The Problem of Animal Suffering in a Good Creation: Engaging Ronald Osborn's "Death Before the Fall"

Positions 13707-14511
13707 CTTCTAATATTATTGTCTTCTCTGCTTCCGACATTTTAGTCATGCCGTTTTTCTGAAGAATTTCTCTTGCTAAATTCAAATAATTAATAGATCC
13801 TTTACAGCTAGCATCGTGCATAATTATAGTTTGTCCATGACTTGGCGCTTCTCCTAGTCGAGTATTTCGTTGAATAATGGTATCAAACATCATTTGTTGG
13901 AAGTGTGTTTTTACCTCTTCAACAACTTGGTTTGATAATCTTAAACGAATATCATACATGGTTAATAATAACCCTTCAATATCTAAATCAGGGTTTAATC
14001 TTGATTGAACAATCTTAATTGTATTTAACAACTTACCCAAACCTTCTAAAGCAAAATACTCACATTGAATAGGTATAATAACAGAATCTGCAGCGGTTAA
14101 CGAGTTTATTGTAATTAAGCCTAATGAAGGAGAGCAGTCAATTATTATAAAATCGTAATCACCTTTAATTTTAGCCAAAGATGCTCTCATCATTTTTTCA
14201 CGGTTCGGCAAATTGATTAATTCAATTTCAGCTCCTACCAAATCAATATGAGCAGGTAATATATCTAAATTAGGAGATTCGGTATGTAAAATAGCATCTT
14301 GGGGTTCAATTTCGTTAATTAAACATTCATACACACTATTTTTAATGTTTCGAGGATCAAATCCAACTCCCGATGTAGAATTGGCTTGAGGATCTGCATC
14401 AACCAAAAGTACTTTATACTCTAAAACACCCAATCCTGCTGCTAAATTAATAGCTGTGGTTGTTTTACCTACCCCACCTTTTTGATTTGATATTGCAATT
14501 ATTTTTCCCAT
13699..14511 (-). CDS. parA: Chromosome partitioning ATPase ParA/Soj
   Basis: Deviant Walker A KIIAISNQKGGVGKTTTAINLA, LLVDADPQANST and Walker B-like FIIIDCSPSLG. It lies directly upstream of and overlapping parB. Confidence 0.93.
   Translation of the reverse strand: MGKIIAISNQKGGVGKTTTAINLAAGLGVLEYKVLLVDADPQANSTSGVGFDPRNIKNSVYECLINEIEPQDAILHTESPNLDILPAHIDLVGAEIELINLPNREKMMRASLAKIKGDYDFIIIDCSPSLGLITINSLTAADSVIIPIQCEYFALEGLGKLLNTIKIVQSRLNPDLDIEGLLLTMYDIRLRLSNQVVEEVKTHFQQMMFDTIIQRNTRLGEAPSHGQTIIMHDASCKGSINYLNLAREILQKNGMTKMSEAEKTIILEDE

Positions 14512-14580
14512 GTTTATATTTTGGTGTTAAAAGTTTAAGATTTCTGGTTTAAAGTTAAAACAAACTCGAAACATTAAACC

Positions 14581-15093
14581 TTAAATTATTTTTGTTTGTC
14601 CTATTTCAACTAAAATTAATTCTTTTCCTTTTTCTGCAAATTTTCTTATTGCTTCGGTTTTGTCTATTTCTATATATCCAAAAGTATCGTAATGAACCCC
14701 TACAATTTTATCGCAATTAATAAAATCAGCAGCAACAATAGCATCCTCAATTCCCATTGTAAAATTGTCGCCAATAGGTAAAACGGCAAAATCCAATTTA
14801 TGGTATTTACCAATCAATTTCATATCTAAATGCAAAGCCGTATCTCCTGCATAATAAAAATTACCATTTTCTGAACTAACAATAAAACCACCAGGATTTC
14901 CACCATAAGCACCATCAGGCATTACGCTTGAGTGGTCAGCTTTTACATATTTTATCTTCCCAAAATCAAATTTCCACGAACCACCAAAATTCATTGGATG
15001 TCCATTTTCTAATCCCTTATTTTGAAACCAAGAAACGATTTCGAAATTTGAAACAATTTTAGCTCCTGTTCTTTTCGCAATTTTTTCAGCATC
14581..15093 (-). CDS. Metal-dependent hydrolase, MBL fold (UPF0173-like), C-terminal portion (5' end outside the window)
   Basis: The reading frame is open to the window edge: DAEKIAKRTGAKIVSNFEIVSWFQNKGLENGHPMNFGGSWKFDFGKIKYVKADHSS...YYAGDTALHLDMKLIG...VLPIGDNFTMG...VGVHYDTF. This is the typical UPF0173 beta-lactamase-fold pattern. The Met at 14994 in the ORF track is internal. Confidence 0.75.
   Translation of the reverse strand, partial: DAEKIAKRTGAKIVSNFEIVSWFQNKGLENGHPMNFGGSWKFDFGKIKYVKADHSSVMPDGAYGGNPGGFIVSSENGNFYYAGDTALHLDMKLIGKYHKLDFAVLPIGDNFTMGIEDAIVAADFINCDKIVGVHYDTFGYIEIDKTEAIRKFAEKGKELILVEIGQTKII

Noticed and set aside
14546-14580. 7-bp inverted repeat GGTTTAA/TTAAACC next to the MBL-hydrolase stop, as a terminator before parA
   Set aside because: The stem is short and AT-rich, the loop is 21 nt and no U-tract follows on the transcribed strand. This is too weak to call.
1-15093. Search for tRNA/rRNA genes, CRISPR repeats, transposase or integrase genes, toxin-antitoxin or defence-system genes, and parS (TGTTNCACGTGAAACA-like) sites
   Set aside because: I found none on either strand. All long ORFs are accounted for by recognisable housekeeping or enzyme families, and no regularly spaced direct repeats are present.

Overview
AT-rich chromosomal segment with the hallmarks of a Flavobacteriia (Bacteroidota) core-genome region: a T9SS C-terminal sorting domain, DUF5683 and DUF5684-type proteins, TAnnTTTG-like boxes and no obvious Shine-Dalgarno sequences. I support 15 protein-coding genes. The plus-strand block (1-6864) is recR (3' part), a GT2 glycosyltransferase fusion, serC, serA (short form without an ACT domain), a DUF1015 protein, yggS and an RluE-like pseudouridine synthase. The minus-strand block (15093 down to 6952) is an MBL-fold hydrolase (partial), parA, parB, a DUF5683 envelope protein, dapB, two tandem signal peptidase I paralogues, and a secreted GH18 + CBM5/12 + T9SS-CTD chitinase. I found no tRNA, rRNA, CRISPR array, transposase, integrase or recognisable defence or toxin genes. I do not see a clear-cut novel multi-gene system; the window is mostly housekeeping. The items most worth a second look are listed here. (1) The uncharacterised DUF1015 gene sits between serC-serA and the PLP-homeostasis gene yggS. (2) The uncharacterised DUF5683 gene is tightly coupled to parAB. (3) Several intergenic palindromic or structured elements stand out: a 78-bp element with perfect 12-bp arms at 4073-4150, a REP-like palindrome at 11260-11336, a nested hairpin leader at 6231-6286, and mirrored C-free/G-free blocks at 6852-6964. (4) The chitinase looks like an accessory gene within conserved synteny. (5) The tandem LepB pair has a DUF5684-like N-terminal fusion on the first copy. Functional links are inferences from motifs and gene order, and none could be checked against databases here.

The Problem of Animal Suffering in a Good Creation: Engaging Ronald Osborn's Death Before the Fall J. Richard Middleton I’ve been interested in the question of how the Bible addresses the problem of suffering for a long time. This is sometimes called the theodicy problem—from the Greek for God (theos) and justice (dikē). Many writers through history have tried to “justify” God in light of the reality of suffering. My own interest in this question is based both on theology and personal experience. First of all, I am drawn to the Bible’s theological vision of a good creation. Having written quite a bit about God’s creational intent for the world’s flourishing (in articles and books), I am keenly aware of the need to grapple with the reality that the world does not at present match up with that ideal. But it isn’t just that the world (out there) doesn’t match up to this ideal. Around the time I was coming to fully embrace a positive biblical vision of a good creation (having just completed a book on the Christian worldview), my life began to experience serious dissonance from this vision. As a result, I found it difficult over a period of some months to trust in God’s goodness. (I’ve recounted some of this story on my personal blog.) During this time, I was introduced to the psalms of lament as a powerful resource for renewing trust in God in the midst of suffering. One outcome of this experience was an essay I wrote on the problem of suffering and evil that contrasted the attempt of classical theodicy to “solve” the problem with the more experiential approach of the lament psalms (Why the ‘Greater Good’ Isn’t a Defense). Another was the book that Brian Walsh and I wrote on Christian faith in a postmodern world. The Question of Evolution and Evil I’m now being pressed to think further about suffering, given what I’ve come to understand about the evolutionary processes uncovered by various sciences (including paleontology and genetics). I am interested in how we might think about the Bible’s presentation of origins (origin of the world, of humans, of evil) in light of cosmic, biological, and human evolution. One facet of this issue is the reality of death and suffering prior to the origin of human beings. It seems undeniable to me that that biological death, animal predation, and natural disasters all predate humanity. We are latecomers on the scene, and plants and animals (from bacteria to dinosaurs) were subject to death by extinction, predation, accident, disease, or simply old age (if they were lucky) long before us. This means that we can’t reasonably attribute these factors to the results of human sin (a “curse” on nature). Indeed, my own re-reading of Genesis 3 and other biblical texts has helped me realize that the common Christian assumption that nature was systemically affected by human sin isn’t clearly supported in Scripture. (I’ll get to the origin of this idea later.) Even with this realization, questions remain. This is where Ronald Osborn’s thoughtful new book comes in. With vivid prose and an engaging perspective, Osborn addresses the problem of animal suffering for Christians, whether of “creationist” or evolutionary persuasions. The book is tendentious (in the best sense of that term), arguing both for and against particular positions with passion and verve, yet it does not in the end come to a clear or unambiguous position on its primary topic, namely animal suffering. But the book certainly made me think, which (in my opinion) is high praise. Osborn on Literalism There are two prongs to Osborn’s argument, which make it, in effect, two books, or at least a book with two purposes, and two audiences. Part 1 (nine chapters) attempts to help conservative Christians move out of narrow literalism in their reading of the Bible’s creation narratives (by literalism he means an approach to the text that assumes a simple correspondence between what the Bible says and concrete realities in the external world); this approach tends to be associated with a young earth and treats the Noahic flood as the explanation for the fossil record. Osborn is uniquely qualified to address this sort of literalism, since he was raised in the Seventh Day Adventist church. Although he doesn’t go into details about this, it was the founder of the SDA church (Ellen G. White) who popularized the view that flood geology (and not deep time) decisively explained the current fossil record (this having been revealed to her in a vision, in which she claimed to have actually observed the flood). This interpretation of the fossil record (along with its assumption of a young earth, and the lack evolutionary descent) informed the hermeneutics of William Jennings Byran, the famous prosecutor in the so-called Scopes Monkey Trial of 1925 (Byran had read SDA literature on this topic). To this day, many in the SDA church are principled defenders of young earth creationism. Since I do not count myself among those who read the Bible this way, I was less interested in part 1 of Osborn’s book. Nevertheless, there are some good chapters there. These include chapter 2: “Unwholesome Complexity,” which shows just how certain creationist readings end up tying the reader into interpretive knots, and chapter 6: “The Enclave Mentality,” which is perceptive about absolutism and the demonization of the other often found in fundamentalism. I was particularly taken with the author’s characterization of the anxiety of a literalist reading of Scripture as “a high-stakes game of Jenga” (p. 45), where if you touch one of the bricks near the bottom the entire theological edifice might collapse. However, Osborn’s rhetoric in this section of the book can be dismissive at times, and might put off some readers who need to grapple with the important issues he raises here. Osborn on Animal Suffering and Death In the five chapters of part 2 of Death Before the Fall, Osborn finally gets to his advertised topic—animal suffering. Osborn explains that the critique of literalism in part 1 “is to a large extent prolegomena” to part 2, which addresses “the theodicy dilemma of animal suffering and mortality” (p. 19). Osborn correctly notes that this is a problem for both creationists and evolutionists. Although creationists often object to the implication of an evolutionary account of the world since it involves millions of years of the suffering and death of animals (through extinctions, disease, carnivores preying on herbivores), even creationists need to account for why God would allow animal suffering (especially through predation) to be so pervasive in a young earth. If this is due to the Fall (human sin) as most creationists claim, doesn’t this seem like unjustified suffering? Since most creationists affirm that animals were vegetarian prior to the Fall, this means that carnivores are a post-Fall phenomenon. Does this mean that today’s carnivores were previously herbivores who suddenly grew (or evolved) canines? Or did pre-Fall carnivores use their canines for eating vegetation? And beyond all these crazy theories, creationists still need to answer the question of why animals have to suffer for human sin. Earlier, I noted that Osborn’s background in the Seventh Day Adventist church equipped him for addressing young earth creationism. In a similar manner, his approach to the problem of animal suffering is informed by having grown up in Zimbabwe of missionary parents, which included many visits to a game reserve. He mentions his awareness of the presence of predatory animals (crocodiles and jackals) and describes witnessing lions eviscerating a fresh kill with the smell of blood in the air. The world of the game reserve was “deeply mysterious, untamed, dangerous, beautiful and good” and “the danger was part of its goodness and beauty. . . . Herein lies the central riddle of this book” (p. 13). Although part 2 contains five chapters, the tension evident in the above quote is embodied in the contrast between chapters 12 and 13. These are the chapters that most interested me. Animal Predation as Part of God’s Good Creation—The Witness of Job Chapter 12 (“God of the Whirlwind”) explores the vision of the book of Job, where animal predation is part of the world God celebrates. In response to Job’s complaint about his sufferings, God describes in his first speech an untamed non-human world that includes suffering and death (Job 38-42). Not only does God send rain on a land where no human lives (Job 38:26-28), but in his rhetorical questions to Job, God implies that he provides food for lions and ravens: 39Can you hunt the prey for the lion, or satisfy the appetite of the young lions, 40when they crouch in their dens, or lie in wait in their covert? 41Who provides for the raven its prey, when its young ones cry to God, and wander about for lack of food? (Job 38:39-41) Indeed, God commands the eagle to build her nest on high, from which she delivers prey to her young (Job 39:27-30), who “suck up blood;/ and where the slain are, there she is” (39:30). Those are the closing words of God’s first speech to Job, and I have often thought it is no wonder that Job was struck silent, at a loss for words at such a gruesome image. But Osborn is right in emphasizing that throughout the first speech God is delighting in animal ferocity. This delight continues in God’s second speech, where the creator boasts about Behemoth and Leviathan (given the mythic overlay of these beasts, I wouldn’t reduce them to known animal species, as Osborn seems to do here). I initially thought that Osborn wrongly identified the second beast with Behemoth (pp. 153 and 157), but it turns out that he was using the New English Bible’s rendering of the first beast as a “crocodile,” which is what most interpreters take as a possible model for Leviathan, the second beast. Part of the reason I misread Osborn here is that he quotes selections from the description of Behemoth (40:15-15, 19-20) along with selections from the description of Leviathan (41:12, 33-34), all in one block quotation, without distinguishing them from each other (p. 153). He himself may have been confused by the NEB, which he was quoting, since it idiosyncratically translates 40:15 and 20 as if Behemoth (“crocodile”) was a carnivore (“who devours cattle as if they were grass” and “he takes the cattle of the hills for his prey and in his jaws he crunches all wild beasts”). In the NRSV these lines are correctly rendered: “it eats grass like an ox” and “the mountains yield food for it where all the wild animals play” (this is what the Hebrew actually says). In other words, while Leviathan is clearly a carnivore, Behemoth (seemingly modeled on a Hippopotamus) is a herbivore (though still a dangerous animal). Despite this slip, Osborn’s point is well taken that these dangerous beasts (like many animals in the first speech) are paraded before Job as part of a world God is proud of. Predation and danger therefore do not constitute “natural evil” in the book of Job. Beyond Osborn—The Psalms on Animal Predation A similar perspective may be found in the Psalms—although Osborn doesn’t explicitly address this. But his case could be strengthened by adding other relevant biblical references to God’s approval of animal predation as part of the natural order. Just as Job mentions the feeding of ravens, so does Psalm 147. Verse 7 calls on the reader to sing praise to YHWH because “He gives to the animals their food,/ and to the young ravens when they cry” (verse 9). Ravens are omnivores, often scavenging on carrion. And just as Job mentioned the feeding of lions (which are clearly carnivores), so Psalm 104 notes: “The young lions roar for their prey,/ seeking their food from God” (verse 21). The psalm even claims that God feeds all animals: 27These all look to you to give them their food in due season; 28when you give to them, they gather it up; when you open your hand, they are filled with good things. (Psalm 104:27-28) This implies that at least some biblical texts (Job and Psalms) regard animal predation (thus animal death, even suffering) as simply part of the good world that God made; after all God feeds the animals. This is, therefore, not part of what we should regard as “evil.” If a human being is injured or killed by a wild animal, this is certainly “evil” to us; but to regard animal predation in general as “natural evil” is a highly anthropocentric judgment. The Parallel between Animal Predation and Natural Disasters Thinking of animal predation as “natural evil” is somewhat like viewing natural disasters (earthquakes, volcanic eruptions, hurricanes, tsunamis, tornadoes) as intrinsically evil. Yet such destructive phenomena have been part of the world long before humans; they are simply part of the natural geological forces and weather patterns on this planet. Like animal predation, when a natural disaster negatively impacts human life, this is certainly “evil” to us. But that has to do with the interaction of humans and nature, not nature considered independently. Terence Fretheim’s book Creation Untamed: The Bible, God, and Natural Disasters (Baker Academic 2010) is a superb theological exploration of this theme. Fretheim (who is one of the most careful readers of Scripture that I know) clarifies how we may think of natural disasters as part of the wildness of the cosmos that God has incorporated into the order of the world; this wildness is part of the good (but not “perfect”) creation that God made. Such natural phenomena may certainly be impacted negatively by human behavior (Fretheim suggests that Scripture itself supports this). And he boldly addresses how the Bible even portrays God as mediating judgment on humanity by the use of natural disasters—all the while affirming that such disasters are not intrinsically evil. The Central Riddle Early on, Osborn mentioned “the central riddle of this book” (p. 13) is the tension between the beauty and terror of animals in the wild. In chapter 12, Osborn mounted a good case for viewing animal predation (and the suffering this naturally causes) as part of God’s good creation. As I noted earlier in this post, I found his argument from the book of Job (supplemented with the perspective of various Psalms) convincing. However, Osborn is not content with making this point. In chapter 13 (“Creation & Kenosis”), Osborn explores the other side of his tension, namely that it does not seem satisfactory to simply affirm the goodness of animal mortality and predation, given the very real suffering evident in the animal world. He calls this a “deep scandal” (p. 157) and notes that “There are things under heaven and in earth that we should not be at peace with, and the jaws of Behemoth, I would submit, are one” (p. 157). Osborn therefore turns to the theological notion of kenosis, in connection with the Patristic doctrine of theosis, to address this problem. In the end, his claim is that Christ’s self-emptying and death was for the redemption of all suffering, even that which predates human evil. Kenosis The theological idea of kenosis is derived from Philippians 2, where Paul describes Christ’s self-humbling (verse 7). 5Let the same mind be in you that was in Christ Jesus, 6who, though he was in the form of God, did not regard equality with God as something to be exploited, 7but emptied [eknōsen] himself, taking the form of a slave, being born in human likeness. And being found in human form, 8he humbled himself and became obedient to the point of death— even death on a cross. This is the first half of a poem or hymn that Paul quotes, the second half of which affirms Christ’s exaltation after death, and makes clear his deity (by using language from Isaiah that in its original context referred to YHWH’s uniqueness). Traditionally, the idea of kenosis is associated with Christ giving up or letting go of his deity (or of his attributes of deity), suggesting that the incarnation involved a subtraction or lessening. However, this misreads the text, which affirms instead that Christ (who legitimately has all the power of deity) did not use this for his own advantage, but (in humility) became a servant, even to death, to bring us salvation. This is the core of N. T. Wright’s argument in his chapter on Philippians 2 in The Climax of the Covenant. The point is clear if we ask why Christ can be an example for us (verse 5). He didn’t model becoming empty of deity (whatever that might mean); that wouldn’t be relevant to us. Rather, Christ modeled the compassionate use of power and privilege. If the one who is equal to the Father used his deity for our sakes, how much more should we use our God-given privileges to serve others in love. It seems to me that Osborn tends towards using kenosis as an umbrella term to refer to Christ holding in abeyance his divine attributes, which led to his suffering (so he incorporates suffering under kenosis). This is why he can identify kenosis with open theism, which affirms God’s self-limitation in order to generously allow creatures space for genuine freedom. But one can be sympathetic with open theism (as I am) without affirming kenosis in Osborn’s sense. Theosis Osborn pairs his notion of kenosis with theosis, also known as “deification” or “divinization.” Although I find some articulations of this doctrine problematic, since they seem to confuse the categories of creator and creation, I understand the impetus of theosis, both in the church fathers and today among authors like Michael Gorman. The biblical warrant for using language of theosis is usually 2 Peter 1:4, which affirms that God has promised that we “may escape from the corruption that is in the world because of lust, and may become participants of the divine nature.” Of course, this doesn’t mean becoming God, but godlike in our character. But beyond the transformation into godlikeness, the theosis doctrine, especially in Irenaeus (second century church father), is also associated with a goal-oriented vision of salvation. That is, the transformation that redemption effects is not a return to primitive origins, but along with repairing what went wrong, brings humanity to its intended telos or goal, which sin impeded. So this combination of kenosis and theosis allows Osborn to articulate a vision of God’s compassionate suffering in Christ, which serves to bring the cosmos, with its immense animal suffering, to God’s intended telos of perfection where all suffering is eradicated. I have to admit that I am attracted to Osborn’s vision. Indeed, it is similar to my own articulation of the telos of salvation in my book A New Heaven and a New Earth. Like Osborn, I would go beyond Irenaeus in applying this goal-oriented vision of salvation to the cosmos and not just to humanity. As many biblical scholars are coming to recognize, the Bible envisions a movement from a garden in the context of God’s creation of heaven and earth, to a garden-city in the context of a new heaven and a new earth, where God is fully present. So, the goodness of the original creation is not the same as the perfection God has in mind for the cosmos. I also find Osborn’s affirmation of God working non-coercively in and through ordinary processes of nature and history compelling. He notes that God’s sovereignty does not predetermine everything in advance, but gives creatures freedom to develop (p. 161). This, he explains, is the basis both of the evolutionary process and of the animal suffering this process has engendered. Why Does the Cosmos Need Redeeming? A problem is evident, however, in chapter 13 when Osborn comes to evaluate the evolutionary process, with its resultant suffering. Should we think of this suffering as “natural evil,” that is, something that is wrong in some fundamental sense, and so needs redeeming? Or is the evolutionary process, along with the suffering this has caused over the eons, part of the good (though wild and unpredictable) creation God has made? In chapter 12, on the book of Job, Osborn had argued for the natural death and suffering of animals in the evolutionary process as part of God’s good world. Yet in chapter 13, he argues that this world of animal death and suffering needs redeeming. But why would animal mortality and suffering need redeeming? Two answers are possible. First, they could need redeeming because they are the result, in some way, of human sin. But Osborn has already (rightly) rejected the idea that nature is “fallen” due to human sin. Rather, he views animal suffering as simply part of what a world of living organisms involves, especially an evolving world. Alternately, nature could need redeeming because it is intrinsically deficient (here the deficiency would be precisely the animal suffering involved in the evolutionary process). Did God Create a Deficient Cosmos? I want to affirm the basic intuition I sense in Osborn here, that the world seems out of whack with how it should be. And he clearly has a sense of kinship with, and compassion for, animals that is laudable. Nevertheless, Osborn comes perilously close to a theme that is gaining momentum among Christian writers who take evolution seriously, namely that the death of Christ atones not just for sin and its consequences (which I affirm), but for God’s inadequate or deficient creation of the cosmos. In a sense, God is atoning for his own sin in creating a deficient world. I think that the issue comes down not to whether evolution should be accepted (I agree with Osborn that it makes more sense of the evidence than any alternative). Rather, the issue is whether we think of the chaotic wildness of the cosmos (of which evolution can be considered a part) as part of a good creation or as “natural evil” which needs to be redeemed. We cannot have it both ways. Either a good creator brought into being a good, though not “perfect,” world. Or God is not a good creator, and so cannot be trusted. And no amount of kenosis can atone for this. The Need to Distinguish Creation from Fall and Redemption According to Osborn, “God creates as he redeems and redeems as he creates” (p. 160). But I would want to maintain that God’s generous power evident in creation (which does not require God’s suffering) is distinct from God redemptive action to reverse the fall (which certainly requires God’s suffering). I fully agree with Osborn that the kenosis of the cross (rightly understood) opens our eyes to see the realities of good and evil; but when he states that “When Christ cries ‘It is finished’ on Easter Friday the creation of the world is at last completed” (p. 165), I must dissent. Otherwise creation and fall are indistinguishable, and God is not a good creator. This means that we need to think carefully about the interconnection between God’s telos or goal for creation (which does not depend on the introduction of sin) and the need for redemption (which does). I myself haven’t fully sorted this issue out. This piece first appeared in three parts on J. Richard Middleton's blog has been reposted with permission. [div id="blockquote"]This study asks a pressing question: If humanity emerged from non-human primates—as genetic, biological, and archaeological evidence seems to suggest—then what are the implications for Christian theology’s traditional account of origins, including both the origin of humanity and the origin of sin? The integrity of the church’s witness requires that it constructively address this difficult question. This three-year project is designed to help the church wrestle with the theological implications of contemporary scientific models. The starting point for this project is not one of advocacy for a particular position, but a respectful engagement of scientific research, while maintaining the primacy of a profound commitment to theological orthodoxy. [end-div]